The Golden State Shows Tarnish


September 28, 1992|By GEORGE F. WILL

LOS ANGELES — Los Angeles. -- In June 1991, as California was in the throes of its annual budget war, a Democratic state legislator scoffed at the idea that the impending tax increase -- the largest in the history of any state -- would cause businesses to flee California. Oh sure, he said, ''They're going to take all those yachts from Newport Harbor and move them to Tonopah, Nevada.''

Try Tucson. That is where the Hughes company is taking 4,500 jobs. When considering relocation of its missile-building operation, Hughes compared Arizona and California regarding about 50 factors -- taxes, regulatory burden, utility rates, labor costs, housing, etc. -- and decided Arizona was superior in all but two categories.

Big economic battleships like Hughes (and the Southern Pacific Railroad, agribusinesses, Hollywood studios) built California. Now they are becoming as marginally important as, well, battleships. And many of them are innovative only at devising alibis for poor performance and wheedling subsidies from states.

Gov. Pete Wilson says, ''You need some 80 permits to get a business going in Los Angeles.'' That is a nuisance for a big corporation with lots of lawyers, but it is an incentive to go east -- to Tonopah or Tucson -- for the small businesses responsible for 85 percent of new jobs here.

A study by five California utilities says that in the last five years the state has lost 668 manufacturing plants or planned expansions. Governor Wilson says he has a sheaf of advertisements from states -- Utah, Oklahoma, Arizona, ''Hell, even Michigan; that's insulting'' -- attempting to lure California firms.

The fact of federalism is increasingly a force for conservatism. Competition between states to sweeten the business climate mandates government restraint and reform.

For example, Mr. Wilson has called a special session of the legislature in October to deal with the fraud-ridden workers' compensation system. Originally intended to help workers injured on the job, it now pays ''stress'' claims and makes ''stress-mill millionaires'' of many lawyers and forensic physicians. The system costs California employers $11 billion a year.

Hitherto, the system has been unreformable because of the lavish campaign contributions from those lawyers and doctors to career legislators. ''What's wrong with this state,'' says Governor Wilson, ''is addressed by term limits.'' Limits were voted for the state legislature in 1990 but will not bite until 1996.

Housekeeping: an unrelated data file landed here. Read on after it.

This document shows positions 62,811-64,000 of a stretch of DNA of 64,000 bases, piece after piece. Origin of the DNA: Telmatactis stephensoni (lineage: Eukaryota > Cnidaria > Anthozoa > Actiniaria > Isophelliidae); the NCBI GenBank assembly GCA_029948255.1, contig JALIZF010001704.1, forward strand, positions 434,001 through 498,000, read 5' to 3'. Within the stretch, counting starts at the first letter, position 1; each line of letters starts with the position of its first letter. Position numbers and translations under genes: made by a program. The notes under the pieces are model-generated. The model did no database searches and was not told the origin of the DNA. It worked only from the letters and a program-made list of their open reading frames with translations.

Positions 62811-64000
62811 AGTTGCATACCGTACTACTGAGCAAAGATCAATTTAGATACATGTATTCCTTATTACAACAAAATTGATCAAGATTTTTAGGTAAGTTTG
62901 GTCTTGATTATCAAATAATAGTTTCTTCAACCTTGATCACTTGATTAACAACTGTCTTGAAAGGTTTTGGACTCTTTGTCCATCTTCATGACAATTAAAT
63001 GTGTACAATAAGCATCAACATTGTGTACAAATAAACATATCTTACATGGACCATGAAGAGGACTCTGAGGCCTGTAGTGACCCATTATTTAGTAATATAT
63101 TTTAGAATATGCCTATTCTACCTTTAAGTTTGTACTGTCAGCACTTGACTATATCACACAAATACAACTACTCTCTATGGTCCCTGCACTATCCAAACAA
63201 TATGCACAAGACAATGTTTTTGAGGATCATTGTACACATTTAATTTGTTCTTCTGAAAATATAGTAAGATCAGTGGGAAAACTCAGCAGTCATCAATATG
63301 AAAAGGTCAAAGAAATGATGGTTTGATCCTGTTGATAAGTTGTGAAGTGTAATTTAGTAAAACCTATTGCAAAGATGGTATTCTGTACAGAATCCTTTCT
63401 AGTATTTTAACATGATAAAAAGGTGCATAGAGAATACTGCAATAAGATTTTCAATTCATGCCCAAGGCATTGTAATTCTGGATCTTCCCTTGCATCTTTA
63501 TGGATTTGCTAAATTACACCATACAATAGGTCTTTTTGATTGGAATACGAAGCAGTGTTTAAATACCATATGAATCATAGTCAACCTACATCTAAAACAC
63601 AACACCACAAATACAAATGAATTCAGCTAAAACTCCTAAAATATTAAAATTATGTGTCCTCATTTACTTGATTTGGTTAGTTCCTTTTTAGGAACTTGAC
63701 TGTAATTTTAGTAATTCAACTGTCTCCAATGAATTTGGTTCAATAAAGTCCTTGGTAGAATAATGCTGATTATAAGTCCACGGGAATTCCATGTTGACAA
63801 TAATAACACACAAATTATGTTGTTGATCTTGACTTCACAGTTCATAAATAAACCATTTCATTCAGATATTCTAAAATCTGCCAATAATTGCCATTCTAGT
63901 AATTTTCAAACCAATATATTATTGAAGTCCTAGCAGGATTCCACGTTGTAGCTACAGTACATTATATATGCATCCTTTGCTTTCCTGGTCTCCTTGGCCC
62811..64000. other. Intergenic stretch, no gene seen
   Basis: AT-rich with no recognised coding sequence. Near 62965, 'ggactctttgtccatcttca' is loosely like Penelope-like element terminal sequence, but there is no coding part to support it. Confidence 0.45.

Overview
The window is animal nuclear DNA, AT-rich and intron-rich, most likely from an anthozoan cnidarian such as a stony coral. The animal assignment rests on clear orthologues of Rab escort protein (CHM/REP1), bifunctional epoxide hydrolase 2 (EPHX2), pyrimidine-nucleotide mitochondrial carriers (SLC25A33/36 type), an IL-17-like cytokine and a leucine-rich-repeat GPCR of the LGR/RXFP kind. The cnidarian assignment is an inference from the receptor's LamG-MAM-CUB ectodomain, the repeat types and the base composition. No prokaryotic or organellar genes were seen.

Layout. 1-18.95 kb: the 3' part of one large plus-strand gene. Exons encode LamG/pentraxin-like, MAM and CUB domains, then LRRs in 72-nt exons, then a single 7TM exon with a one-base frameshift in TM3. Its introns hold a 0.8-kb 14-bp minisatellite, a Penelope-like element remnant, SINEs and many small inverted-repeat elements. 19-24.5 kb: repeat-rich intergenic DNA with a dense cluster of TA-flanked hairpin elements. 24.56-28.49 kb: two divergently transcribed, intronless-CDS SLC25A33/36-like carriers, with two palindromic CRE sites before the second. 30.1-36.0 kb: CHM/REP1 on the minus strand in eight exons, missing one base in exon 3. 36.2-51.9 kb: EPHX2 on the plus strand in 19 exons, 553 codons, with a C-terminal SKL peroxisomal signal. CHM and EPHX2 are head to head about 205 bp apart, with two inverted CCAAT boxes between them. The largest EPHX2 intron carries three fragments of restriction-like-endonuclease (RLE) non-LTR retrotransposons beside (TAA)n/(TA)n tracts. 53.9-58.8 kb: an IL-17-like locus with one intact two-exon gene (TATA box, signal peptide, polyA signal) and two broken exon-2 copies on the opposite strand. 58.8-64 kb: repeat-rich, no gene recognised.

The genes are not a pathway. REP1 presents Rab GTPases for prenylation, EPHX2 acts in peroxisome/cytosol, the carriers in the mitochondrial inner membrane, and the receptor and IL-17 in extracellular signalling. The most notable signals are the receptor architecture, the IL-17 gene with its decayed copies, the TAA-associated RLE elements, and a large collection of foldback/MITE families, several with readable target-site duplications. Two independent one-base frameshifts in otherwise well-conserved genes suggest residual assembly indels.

There has been explosive growth of social spending. With 12 percent of the population, California has 26 percent of the costs of Aid to Families with Dependent Children; in 1964 one in 18 children under age 18 received AFDC payments, in 1988 one in six did. This has squeezed out infrastructure spending. Since 1970 the miles of highway lanes have increased by a paltry 15 percent. In the 1950s and 1960s 20 percent of that state budget went for infrastructure; in the 1980s, less than 5 percent. The result is millions of commuters creeping along in congestion, daydreaming about Arizona. Hence Governor Wilson's squeeze of spending on virtually all social programs.

In 16 of the 24 years from 1967 to 1990 California was governed by Ronald Reagan and his soul mate George Deukmejian. But in 1991 California got, in Wilson, a governor who would do something not done in 50 years: He made the 1992 general fund budget get smaller. A $10.7 billion budget gap was closed without new taxes.

Of course there may be ''trickle-down taxation'' as burdens are shifted from the state to cities and counties that may raise taxes. But this state, having lost 700,000 jobs since May 1990, is thinking that its taxes may build Arizona's economy.

The 1991 tax increase of $7 billion was, Mr. Wilson says emphatically, ''a mistake.'' California conservatives, already incandescent about George Bush's broken promise on taxes, pronounced Mr. Wilson politically dead. And the new budget of a thousand cuts may offend everyone else. But the field of California politics is littered with the bleached bones of those who underestimated the governor, an ex-Marine determined to govern in Sacramento the way no one will govern in Washington, where neither the Constitution nor conscience inhibits borrowing to pay bills.

In the eight years 1982 through 1990 Mr. Wilson won three thumping statewide victories -- twice for Senate seats and one for the governorship. Today his popularity is as low as you would expect it to be for the distributor of disappointments. But do not count him out of the 1994 gubernatorial race -- or the 1996 presidential contest.

The nation will get from neither of this year's presidential candidates anything like the pruning and reforming determination California is experiencing. So in 1996 America will be four years older and at least $1.2 trillion deeper in debt and may at last be in a mood for serious government.

George F. Will is a syndicated columnist.

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